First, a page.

Sugar bowl with lid
Object Place: Boston, Massachusetts, United States
19 x 16 x 13.6 cm (7 1/2 x 6 5/16 x 5 3/8 in.)
Medium or Technique
Not On View
The raised one-piece body of the bowl is bulb-shaped with an everted, scalloped rim and circular splayed and stepped molded foot. Repousséd and chased grapes and leaves are arranged in an asymetrical manner around the bowl. Reserves encircled with C-scrolls and flowers are centered on the front and back of the bowl; one is empty, one inscribed. The repoussé chasing extends to the separate bezel-set domed lid. Two bunches of grapes with leaves form the cast finial. Cast sprig and leaf handles are applied at the widest part of each side of the bowl.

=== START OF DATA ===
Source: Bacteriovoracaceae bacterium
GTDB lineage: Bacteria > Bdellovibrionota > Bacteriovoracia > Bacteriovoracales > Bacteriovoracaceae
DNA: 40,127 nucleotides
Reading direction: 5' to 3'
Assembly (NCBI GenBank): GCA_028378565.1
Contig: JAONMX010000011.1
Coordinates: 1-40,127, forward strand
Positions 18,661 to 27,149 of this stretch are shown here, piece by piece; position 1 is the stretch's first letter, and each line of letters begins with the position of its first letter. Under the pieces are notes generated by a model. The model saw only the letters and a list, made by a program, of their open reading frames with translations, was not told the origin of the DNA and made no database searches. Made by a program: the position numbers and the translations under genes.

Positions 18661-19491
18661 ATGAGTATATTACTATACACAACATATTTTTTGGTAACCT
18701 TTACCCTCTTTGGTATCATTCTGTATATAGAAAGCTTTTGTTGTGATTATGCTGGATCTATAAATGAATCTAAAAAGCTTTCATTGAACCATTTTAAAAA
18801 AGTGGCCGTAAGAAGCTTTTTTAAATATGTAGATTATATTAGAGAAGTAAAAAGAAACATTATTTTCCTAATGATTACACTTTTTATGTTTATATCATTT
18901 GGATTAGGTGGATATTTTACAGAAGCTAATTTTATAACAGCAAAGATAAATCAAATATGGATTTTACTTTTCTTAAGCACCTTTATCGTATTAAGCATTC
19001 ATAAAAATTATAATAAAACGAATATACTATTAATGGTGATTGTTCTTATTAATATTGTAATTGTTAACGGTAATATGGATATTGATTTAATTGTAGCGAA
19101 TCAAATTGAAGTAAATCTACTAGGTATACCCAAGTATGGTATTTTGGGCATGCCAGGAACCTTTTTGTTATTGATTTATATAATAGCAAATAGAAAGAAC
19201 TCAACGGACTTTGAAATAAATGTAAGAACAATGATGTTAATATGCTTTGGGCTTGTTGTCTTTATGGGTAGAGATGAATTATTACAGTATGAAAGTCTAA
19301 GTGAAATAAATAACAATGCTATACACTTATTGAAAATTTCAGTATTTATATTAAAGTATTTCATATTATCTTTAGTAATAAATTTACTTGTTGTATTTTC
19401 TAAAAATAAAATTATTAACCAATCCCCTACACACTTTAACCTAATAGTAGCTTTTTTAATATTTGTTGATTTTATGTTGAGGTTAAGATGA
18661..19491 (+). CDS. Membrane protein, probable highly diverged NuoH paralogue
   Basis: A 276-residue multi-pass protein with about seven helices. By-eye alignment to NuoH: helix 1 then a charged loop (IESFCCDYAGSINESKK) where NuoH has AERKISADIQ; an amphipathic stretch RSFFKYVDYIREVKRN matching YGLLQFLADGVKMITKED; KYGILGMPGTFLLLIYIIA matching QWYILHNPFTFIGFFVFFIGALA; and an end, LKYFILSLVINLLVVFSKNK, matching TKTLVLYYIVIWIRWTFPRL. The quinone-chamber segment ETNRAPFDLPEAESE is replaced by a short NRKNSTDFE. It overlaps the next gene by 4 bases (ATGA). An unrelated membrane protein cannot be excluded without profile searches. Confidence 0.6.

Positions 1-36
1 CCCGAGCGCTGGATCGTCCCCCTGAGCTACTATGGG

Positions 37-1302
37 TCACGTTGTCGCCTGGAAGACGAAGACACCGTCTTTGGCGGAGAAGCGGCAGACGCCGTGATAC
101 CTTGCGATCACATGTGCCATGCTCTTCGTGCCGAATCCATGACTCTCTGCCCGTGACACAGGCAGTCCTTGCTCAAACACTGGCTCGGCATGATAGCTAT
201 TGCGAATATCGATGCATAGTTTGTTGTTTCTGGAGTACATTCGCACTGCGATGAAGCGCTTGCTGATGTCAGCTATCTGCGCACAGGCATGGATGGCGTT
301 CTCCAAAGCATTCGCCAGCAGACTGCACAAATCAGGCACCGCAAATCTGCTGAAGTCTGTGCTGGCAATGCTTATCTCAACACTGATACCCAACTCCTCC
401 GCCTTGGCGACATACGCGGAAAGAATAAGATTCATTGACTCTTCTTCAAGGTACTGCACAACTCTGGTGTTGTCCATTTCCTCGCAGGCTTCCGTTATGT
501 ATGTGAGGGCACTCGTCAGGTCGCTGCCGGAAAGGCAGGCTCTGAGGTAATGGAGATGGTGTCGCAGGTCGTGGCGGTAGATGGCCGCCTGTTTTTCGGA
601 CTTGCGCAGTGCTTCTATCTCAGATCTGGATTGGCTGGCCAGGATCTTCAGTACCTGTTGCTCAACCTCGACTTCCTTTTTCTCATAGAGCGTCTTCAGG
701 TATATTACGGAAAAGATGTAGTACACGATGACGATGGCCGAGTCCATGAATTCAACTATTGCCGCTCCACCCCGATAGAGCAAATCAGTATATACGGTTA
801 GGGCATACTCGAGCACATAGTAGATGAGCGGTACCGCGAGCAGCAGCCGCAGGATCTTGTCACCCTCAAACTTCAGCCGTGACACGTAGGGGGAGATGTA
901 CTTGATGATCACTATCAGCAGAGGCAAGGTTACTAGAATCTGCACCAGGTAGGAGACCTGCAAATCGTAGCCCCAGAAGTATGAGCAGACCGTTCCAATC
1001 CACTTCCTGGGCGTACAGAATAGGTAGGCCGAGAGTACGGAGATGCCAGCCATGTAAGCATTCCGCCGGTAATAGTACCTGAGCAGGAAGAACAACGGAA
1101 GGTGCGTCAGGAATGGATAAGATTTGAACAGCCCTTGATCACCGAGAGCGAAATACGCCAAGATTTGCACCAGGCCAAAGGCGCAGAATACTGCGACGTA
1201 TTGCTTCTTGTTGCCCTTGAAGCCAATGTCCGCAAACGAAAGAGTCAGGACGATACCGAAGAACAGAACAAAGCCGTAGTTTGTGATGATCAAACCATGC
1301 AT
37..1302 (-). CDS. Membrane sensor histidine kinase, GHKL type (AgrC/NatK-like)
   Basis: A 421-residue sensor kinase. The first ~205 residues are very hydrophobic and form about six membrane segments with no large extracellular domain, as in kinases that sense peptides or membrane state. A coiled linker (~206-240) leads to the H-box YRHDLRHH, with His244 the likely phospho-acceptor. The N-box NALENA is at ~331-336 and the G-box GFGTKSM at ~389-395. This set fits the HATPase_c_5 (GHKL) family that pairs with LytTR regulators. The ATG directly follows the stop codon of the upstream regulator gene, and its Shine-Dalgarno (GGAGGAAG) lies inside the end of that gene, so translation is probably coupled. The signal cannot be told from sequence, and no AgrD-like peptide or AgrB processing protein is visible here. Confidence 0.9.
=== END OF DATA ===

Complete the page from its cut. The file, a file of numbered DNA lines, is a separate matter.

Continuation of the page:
During the 1850s, in the years between his partnerships with William C. Harris and Benjamin Shreve, Henry B. Stanwood worked alone before forming a partnership in 1853 with James D. Stanwood and George D. Low, which continued until 1861 (see fig. 5).
In contrast to the more reserved style of wares that carried the mark of his earlier partnership with William C. Harris (see cat. nos. 210 – 11), during these years Stanwood’s mark can be found on wares in the Rococo style most admired at midcentury.
This text has been adapted from “Silver of the Americas, 1600-2000,” edited by Jeannine Falino and Gerald W.R. Ward, published in 2008 by the MFA. Complete references can be found in that publication.
"CBC" engraved in looping entwined script inside a reserve shaped by asymetrical scrolls centered on the front.
"H. B. STANWOOD & CO." in a curve (twice), "BOSTON" (twice) and "Coin" struck incuse on bottom
The sugar bowl was probably owned by Mary Caroline ("Carrie" ) Brooks Champney (see 1973.645). It descended through the Brooks family to the donor.
Gift of the Estate of Alice Brooks Spark Wendling